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Five Ways to Save Energy in the Kitchen

By: Dr Gareth Evans - Updated: 27 Feb 2012 | comments*Discuss
 
Energy Saving Cooking Kitchen Boil

According to some estimates, the kitchen accounts for some 20 per cent or more of the energy used in our homes – making it a great place to start cutting those bills and lessening that carbon footprint.

You certainly don’t have to change all your appliances to get started and even if you already have bought all the latest energy-efficient products you can find, these low-cost and less well known tips could still help you make a few savings while you cook.

Boil Less

No, this isn’t yet another re-hash of that old tip about only putting enough water in the kettle to make as many cups of tea as you need – although it is still a good one. Instead, what we’re suggesting here is to approach cooking – particularly vegetables – in a more energy efficient way and it’s something which is really most use for people using electric hobs.

Try turning the ring off a little while before your vegetables are fully cooked; the residual heat will keep the water hot for a surprisingly long time, especially if you leave the pan covered, allowing you to finish them off for free. With a bit of experience, you’ll get judging when to switch off down to a fine art – but do make sure everything’s properly cooked before you serve it!

Steam Food

Taking this idea one step further, try steaming your food. There are some great designs of stacking steamers available which will let you cook two or three different kinds of vegetables on a single ring – which is a useful tip whatever type of cooker you use.

As well as saving energy – and money – steaming tends to be quicker, uses less water, doesn’t fill your kitchen with steam and is widely said to be a healthier method of cooking as it is supposed to leave more of the natural vitamins in the food.

Plan Oven Use

Go back a generation or two and nobody would have thought to heat an oven up to cook just one thing if they could possibly avoid it – and it’s a useful tip for us to re-adopt today.

A lot depends on what you’re making, but if you can cook several items for the same meal in the oven – rather than having the grill and the hob blazing away as well – it makes pretty obvious sense to do so. Equally, if you can use the warm oven to cook something else after you’ve finished what you’re currently making, your energy bills will soon see the benefit.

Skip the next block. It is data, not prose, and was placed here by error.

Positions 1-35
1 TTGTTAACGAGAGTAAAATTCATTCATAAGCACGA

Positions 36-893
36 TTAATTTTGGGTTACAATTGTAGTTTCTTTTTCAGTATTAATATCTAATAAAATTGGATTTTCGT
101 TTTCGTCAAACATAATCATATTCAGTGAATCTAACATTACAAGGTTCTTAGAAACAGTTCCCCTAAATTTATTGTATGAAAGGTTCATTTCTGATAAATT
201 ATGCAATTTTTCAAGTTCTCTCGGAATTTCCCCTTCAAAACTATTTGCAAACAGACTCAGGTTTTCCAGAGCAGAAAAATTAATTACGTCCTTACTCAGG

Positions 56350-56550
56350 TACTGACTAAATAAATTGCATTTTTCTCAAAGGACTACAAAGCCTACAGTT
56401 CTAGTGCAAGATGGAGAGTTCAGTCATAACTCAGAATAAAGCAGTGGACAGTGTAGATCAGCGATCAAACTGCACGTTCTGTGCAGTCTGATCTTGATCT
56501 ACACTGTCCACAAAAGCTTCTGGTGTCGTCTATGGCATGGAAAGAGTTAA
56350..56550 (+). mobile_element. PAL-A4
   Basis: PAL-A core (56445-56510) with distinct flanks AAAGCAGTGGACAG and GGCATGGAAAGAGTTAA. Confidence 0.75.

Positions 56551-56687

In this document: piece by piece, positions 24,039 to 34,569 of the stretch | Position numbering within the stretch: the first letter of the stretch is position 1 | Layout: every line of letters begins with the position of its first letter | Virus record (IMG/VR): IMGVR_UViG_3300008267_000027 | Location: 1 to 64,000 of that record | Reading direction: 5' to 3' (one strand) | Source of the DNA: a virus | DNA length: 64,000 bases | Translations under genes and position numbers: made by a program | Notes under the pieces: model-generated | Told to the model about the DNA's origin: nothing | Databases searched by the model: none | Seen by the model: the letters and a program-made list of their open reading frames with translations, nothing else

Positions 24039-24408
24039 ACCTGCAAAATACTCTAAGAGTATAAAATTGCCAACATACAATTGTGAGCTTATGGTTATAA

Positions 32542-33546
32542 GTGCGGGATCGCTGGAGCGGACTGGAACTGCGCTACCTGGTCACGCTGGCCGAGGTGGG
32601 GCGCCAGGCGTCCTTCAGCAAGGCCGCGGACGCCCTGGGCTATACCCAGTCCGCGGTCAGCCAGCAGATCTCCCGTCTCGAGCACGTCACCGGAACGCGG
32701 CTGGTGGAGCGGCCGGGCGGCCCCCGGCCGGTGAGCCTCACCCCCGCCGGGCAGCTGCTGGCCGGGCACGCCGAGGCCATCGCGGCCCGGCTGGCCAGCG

Read The Recipe

Planning your meals ahead of time and making sure you have all the ingredients to hand can also offer another way of saving a bit of energy. For one thing, it means no more forgotten items which need a separate trip to be collected, but perhaps most importantly it should stop you having to open and close the fridge and freezer on five different occasions – and the associated waste of energy that happens, every time you do.

It’s the sort of tip you can use as much or as little as your own nature and approach to cooking allows. If you’re the highly organised sort, you can use it to save power and pennies while planning menus for a week or even a month in advance; for more impulsive types, getting everything sorted for this evening will help you cut your bills. It’s a wonderfully flexible technique and one that can help you avoid any last minute panics over any crucial ingredients that seem to be missing!

Not So Cold

While we’re on the subject of kitchen fridges and freezers, it’s worth remembering that their job is to chill and preserve, not encase everything in a layer of ice to rival a woolly mammoth carcass frozen deep in the Siberian permafrost!

Assuming you’re really not providing an impromptu holiday home for passing penguins, you probably don’t need to be using the maximum setting, so turn the thermostat up a bit – however bizarre an idea that may sound. Of course, you need to make sure that the food you’re storing stays safe to eat, but that doesn’t mean you have to waste energy to achieve it.

None of these tips is going to make a huge difference to your carbon footprint or your bills on its own, but they can be useful additions to your wider energy saving strategy and as that well-known supermarket slogan goes, “every little helps”.

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